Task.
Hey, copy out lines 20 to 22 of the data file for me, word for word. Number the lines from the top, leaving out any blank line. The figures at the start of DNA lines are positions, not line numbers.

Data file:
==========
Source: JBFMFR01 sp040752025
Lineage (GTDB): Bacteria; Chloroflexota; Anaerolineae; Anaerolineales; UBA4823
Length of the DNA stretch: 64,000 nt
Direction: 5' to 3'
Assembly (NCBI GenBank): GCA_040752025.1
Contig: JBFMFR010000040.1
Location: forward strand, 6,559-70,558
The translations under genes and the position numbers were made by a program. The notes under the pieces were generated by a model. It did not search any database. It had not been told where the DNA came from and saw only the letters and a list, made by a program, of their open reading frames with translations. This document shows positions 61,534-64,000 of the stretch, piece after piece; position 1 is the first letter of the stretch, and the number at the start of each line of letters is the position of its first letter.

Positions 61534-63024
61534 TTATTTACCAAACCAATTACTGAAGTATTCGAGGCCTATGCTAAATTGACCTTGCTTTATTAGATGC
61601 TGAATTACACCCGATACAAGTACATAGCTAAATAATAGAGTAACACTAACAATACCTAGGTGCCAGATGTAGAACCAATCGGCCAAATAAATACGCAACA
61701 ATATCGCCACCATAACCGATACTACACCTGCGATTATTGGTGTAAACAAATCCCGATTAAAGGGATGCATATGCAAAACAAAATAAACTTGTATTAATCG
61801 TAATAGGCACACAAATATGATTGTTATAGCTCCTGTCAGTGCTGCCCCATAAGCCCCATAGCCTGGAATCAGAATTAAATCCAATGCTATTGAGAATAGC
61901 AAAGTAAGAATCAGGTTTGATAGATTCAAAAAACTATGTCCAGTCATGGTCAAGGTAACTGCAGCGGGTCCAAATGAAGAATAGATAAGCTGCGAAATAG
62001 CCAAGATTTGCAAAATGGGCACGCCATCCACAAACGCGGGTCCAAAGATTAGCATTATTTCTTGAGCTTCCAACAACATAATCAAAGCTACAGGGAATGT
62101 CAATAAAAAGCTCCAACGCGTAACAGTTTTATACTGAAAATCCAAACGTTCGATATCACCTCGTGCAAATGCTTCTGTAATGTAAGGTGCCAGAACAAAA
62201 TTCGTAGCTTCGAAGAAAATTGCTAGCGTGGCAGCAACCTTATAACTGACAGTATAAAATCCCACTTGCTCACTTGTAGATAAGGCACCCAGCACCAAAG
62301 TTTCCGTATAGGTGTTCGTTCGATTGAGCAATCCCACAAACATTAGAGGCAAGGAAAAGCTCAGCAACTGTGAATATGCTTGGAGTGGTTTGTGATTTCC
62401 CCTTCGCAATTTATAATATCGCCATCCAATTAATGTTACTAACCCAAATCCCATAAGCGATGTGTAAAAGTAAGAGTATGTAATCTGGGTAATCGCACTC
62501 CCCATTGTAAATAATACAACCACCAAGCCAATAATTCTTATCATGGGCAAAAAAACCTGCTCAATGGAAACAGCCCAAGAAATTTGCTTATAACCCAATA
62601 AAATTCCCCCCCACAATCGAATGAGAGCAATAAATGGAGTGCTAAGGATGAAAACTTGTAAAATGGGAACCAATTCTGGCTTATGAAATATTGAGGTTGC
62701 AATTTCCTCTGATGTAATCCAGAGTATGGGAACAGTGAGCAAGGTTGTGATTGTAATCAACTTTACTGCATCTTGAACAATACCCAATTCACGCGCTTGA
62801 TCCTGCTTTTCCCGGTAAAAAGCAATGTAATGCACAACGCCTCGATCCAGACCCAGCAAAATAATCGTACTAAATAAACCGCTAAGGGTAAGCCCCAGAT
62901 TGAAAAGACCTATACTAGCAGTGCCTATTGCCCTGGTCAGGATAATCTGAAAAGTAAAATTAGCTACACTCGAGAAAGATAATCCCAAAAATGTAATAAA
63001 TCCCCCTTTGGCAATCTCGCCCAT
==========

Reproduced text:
62501 CCCATTGTAAATAATACAACCACCAAGCCAATAATTCTTATCATGGGCAAAAAAACCTGCTCAATGGAAACAGCCCAAGAAATTTGCTTATAACCCAATA
62601 AAATTCCCCCCCACAATCGAATGAGAGCAATAAATGGAGTGCTAAGGATGAAAACTTGTAAAATGGGAACCAATTCTGGCTTATGAAATATTGAGGTTGC
62701 AATTTCCTCTGATGTAATCCAGAGTATGGGAACAGTGAGCAAGGTTGTGATTGTAATCAACTTTACTGCATCTTGAACAATACCCAATTCACGCGCTTGA